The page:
9th Annual Seattle Asian American Film Festival Will Be the Biggest Yet

by Mark Van Streefkerk

This year’s Seattle Asian American Film Festival (SAAFF) will take place online, and feature more short- and feature-length films, documentaries, and animated films than ever before in the festival’s history. Streaming with the help of partner Northwest Film Forum from March 4 to 14, SAAFF will virtually screen 123 films by or about Asian Americans in the U.S., grouped into 15 programs, and will hold one drive-in movie event.

The festival features Academy Award contenders like the short documentary No Crying at the Dinner Table, and short films Moloka‘i Bound and Kapaemahu, both in the Looking Past Paradise: Shorts from Hawai‘i program. The first-ever SAAFF 4 Kidz program debuts this year, and a Pacific Northwest focus includes Vanishing Seattle film shorts as well as a short documentary on the surviving family members of John T. Williams, the Native wood carver killed by Seattle police 10 years ago. The free program Grief Like No Other: Holding Space for Healing from Miscarriage, Stillbirth, and Infant Loss, will take on hard-to-broach topics and include a live panel discussion. 

“Because we are online this year, we were able to choose more films,” said SAAFF founder and Executive Director Vanessa Au. “We decided to let people have a bigger window to watch since we’re not doing physical logistics. [SAAF this year is] 11 days, much longer than our usual four.”

In previous years, SAAFF featured around 70 or 80 films. This year, SAAFF received 50% more submissions compared to other years, perhaps an example of burgeoning creativity in spite of the pandemic. With the exception of The Paper Tigers and Definition Please, all films can be viewed within 48 hours of starting them online. 

The festival kicks off on opening night March 4 with a livestream event featuring local Asian American and Pacific Islander performers, and the SAAFF’s first program: The No-Good Very Bad Terrible Longest Worst Year — 2020 COVID Shorts. Filmed during COVID-19 lockdown, these shorts feature creative, pandemic-informed filmmaking techniques and highlight the adaptability of Asian American communities, like Cultivating Resilience: Seattle’s Hmong Flower Farmers.

Festival attendees have two COVID-safe ways to watch The Paper Tigers, a martial arts comedy by Pacific Northwest-based filmmaker Bao Tran: at the Burien Drive-In on Saturday, March 6 at 7 p.m., or via a concurrent virtual screening, only available for three hours online. Yuji Okumoto, owner of Seattle’s Kona Kitchen and of The Karate Kid: Part II and Cobra Kai fame, produced and acted in The Paper Tigers. The film follows three kung fu prodigies — now middle-aged men — as they avenge the death of their master.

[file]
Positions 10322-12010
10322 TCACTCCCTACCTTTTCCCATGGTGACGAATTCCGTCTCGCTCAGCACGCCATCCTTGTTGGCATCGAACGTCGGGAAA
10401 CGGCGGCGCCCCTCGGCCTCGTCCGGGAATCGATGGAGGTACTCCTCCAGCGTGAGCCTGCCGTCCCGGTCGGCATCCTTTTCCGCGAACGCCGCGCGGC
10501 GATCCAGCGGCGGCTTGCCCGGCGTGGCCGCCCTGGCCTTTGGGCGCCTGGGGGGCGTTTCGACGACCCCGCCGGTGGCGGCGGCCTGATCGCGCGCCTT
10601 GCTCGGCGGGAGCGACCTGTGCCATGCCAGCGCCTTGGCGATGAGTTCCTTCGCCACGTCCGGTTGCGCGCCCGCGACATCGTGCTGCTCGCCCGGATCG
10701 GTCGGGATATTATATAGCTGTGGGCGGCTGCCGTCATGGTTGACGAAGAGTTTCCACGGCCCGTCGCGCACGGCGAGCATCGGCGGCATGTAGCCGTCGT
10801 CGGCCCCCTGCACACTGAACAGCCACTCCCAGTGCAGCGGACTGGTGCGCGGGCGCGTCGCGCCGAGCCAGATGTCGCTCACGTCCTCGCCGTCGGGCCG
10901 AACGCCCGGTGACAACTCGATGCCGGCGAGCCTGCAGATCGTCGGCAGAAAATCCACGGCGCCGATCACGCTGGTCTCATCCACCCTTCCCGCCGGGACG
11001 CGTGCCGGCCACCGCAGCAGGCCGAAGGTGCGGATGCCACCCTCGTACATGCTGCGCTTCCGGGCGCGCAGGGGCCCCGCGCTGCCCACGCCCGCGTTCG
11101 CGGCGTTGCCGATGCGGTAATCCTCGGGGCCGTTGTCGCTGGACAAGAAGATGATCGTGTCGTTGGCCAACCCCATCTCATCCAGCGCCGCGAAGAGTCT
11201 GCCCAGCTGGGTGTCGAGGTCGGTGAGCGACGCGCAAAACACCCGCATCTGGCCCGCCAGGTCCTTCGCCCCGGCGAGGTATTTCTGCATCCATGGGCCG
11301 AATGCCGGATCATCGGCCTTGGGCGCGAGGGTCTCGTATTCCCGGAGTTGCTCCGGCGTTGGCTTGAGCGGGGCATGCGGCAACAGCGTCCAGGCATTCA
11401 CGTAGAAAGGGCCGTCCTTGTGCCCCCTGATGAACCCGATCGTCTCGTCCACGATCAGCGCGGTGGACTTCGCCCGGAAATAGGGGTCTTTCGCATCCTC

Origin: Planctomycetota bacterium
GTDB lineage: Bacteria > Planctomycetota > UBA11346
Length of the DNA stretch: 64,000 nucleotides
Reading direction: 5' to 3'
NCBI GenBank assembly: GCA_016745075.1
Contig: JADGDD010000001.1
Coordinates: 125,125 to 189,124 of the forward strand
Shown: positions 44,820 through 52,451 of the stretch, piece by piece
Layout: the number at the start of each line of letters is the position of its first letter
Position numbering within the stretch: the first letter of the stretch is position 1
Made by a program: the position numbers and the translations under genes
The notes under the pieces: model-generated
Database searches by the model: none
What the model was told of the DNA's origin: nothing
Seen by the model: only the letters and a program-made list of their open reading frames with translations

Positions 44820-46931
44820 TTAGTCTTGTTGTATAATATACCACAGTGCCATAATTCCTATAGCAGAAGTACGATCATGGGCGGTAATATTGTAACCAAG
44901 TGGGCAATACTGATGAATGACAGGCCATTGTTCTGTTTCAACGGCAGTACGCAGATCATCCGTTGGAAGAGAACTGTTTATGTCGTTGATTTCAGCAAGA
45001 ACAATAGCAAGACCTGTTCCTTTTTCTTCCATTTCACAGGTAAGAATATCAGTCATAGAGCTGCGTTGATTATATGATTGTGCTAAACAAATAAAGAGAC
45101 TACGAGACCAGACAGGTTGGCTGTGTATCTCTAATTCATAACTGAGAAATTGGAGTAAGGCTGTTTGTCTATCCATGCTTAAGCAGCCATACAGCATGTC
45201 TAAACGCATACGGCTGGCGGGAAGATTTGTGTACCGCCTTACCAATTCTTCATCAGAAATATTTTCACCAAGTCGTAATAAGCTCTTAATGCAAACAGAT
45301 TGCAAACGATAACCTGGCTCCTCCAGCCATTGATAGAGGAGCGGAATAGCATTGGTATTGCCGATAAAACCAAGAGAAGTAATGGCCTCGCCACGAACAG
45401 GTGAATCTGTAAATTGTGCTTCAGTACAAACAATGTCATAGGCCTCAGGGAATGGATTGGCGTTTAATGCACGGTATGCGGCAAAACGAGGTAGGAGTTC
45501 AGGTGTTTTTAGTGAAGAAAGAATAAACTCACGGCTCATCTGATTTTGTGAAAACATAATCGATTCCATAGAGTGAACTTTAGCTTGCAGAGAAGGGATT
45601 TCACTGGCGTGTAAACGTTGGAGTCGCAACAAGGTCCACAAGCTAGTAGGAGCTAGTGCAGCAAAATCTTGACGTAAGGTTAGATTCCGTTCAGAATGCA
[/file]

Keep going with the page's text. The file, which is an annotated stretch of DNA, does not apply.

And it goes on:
The pay-what-you-can SAAFF 4 Kidz program is debuting this year. “Usually we have some pretty edgy content and documentaries that are pretty serious,” Au said. “Every year we’ve tried to create a kids’ program and haven’t, but this year we have a bunch of animated shorts. We call it SAAFF 4 Kidz, but honestly [it’s for] anyone who’s into digital animation as well.”

The Centerpiece Documentary Far East Deep South explores the racially complex history of the Chinese in the segregated south through the story of one Chinese American family. In the feature drama Goodbye Mother a young man takes a trip home to Vietnam with his Vietnamese American boyfriend. 

Vanishing Seattle Films presents a short documentary about the iconic birthplace of American karaoke, Bush Garden, threatened by gentrification and displacement. (Photo courtesy of Seattle Asian American Film Festival)

There’s ample spotlight given to Seattle communities throughout the festival. “A Work of Love:” Preserving Fil-Am History focuses on Dorothy Laigo Cordova, who founded the Filipino American National Historical Society in the 1980s to document and preserve the history of Filipino Americans in Seattle and elsewhere. In “Burden to Carry:” The Williams Family Tries to Move On 10 Years After The Killing Of Their Relative, Rick and EagleSon Williams are the last remaining woodcarvers in their family after the police killing of John T. Williams.  

The festival will end March 14 with Closing Night: Collective Memory, Community Spaces, an homage to “ethnic enclaves” like Koreatowns, Little Saigons, and Chinatowns across America that struggle to resist gentrification and displacement. The program includes two films from Vanishing Seattle on Chinatown-International District institutions: Four Seas/Dynasty Room and Bush Garden.

SAAFF will have pre-recorded question and answer sessions with filmmakers and some live panels. Festival award winners will be decided by audience choice, the staff, and a selection of jurors. Check out festival passes, including programs that are free or pay-what-you-can at the SAAFF website.

Editor’s Note: This article was updated to clear up confusion that this year’s is the largest Seattle Asian American Film Festival to date in terms of the number of films that will be screened during the event — and not that this SAAFF is the largest Asian American film festival in U.S. history. We also added the film Definition Please to the sentence about which films could and could not be viewed within 48 hours of starting them online.

Mark Van Streefkerk is a South Seattle-based journalist, freelance writer, and the Emerald’s Arts, Culture, & Community editor. He often writes about restaurants, LGBTQ+ topics, and more. Visit his website and follow him on Twitter at @VanStreefkerk.

Featured Image: The Seattle Asian American Film Festival includes short documentary “Burden to Carry:” The Williams Family Tries to Move On 10 Years After The Killing Of Their Relative about woodcarvers Rick and EagleSon, surviving family members of John T. Williams. (Photo courtesy of Seattle Asian American Film Festival)

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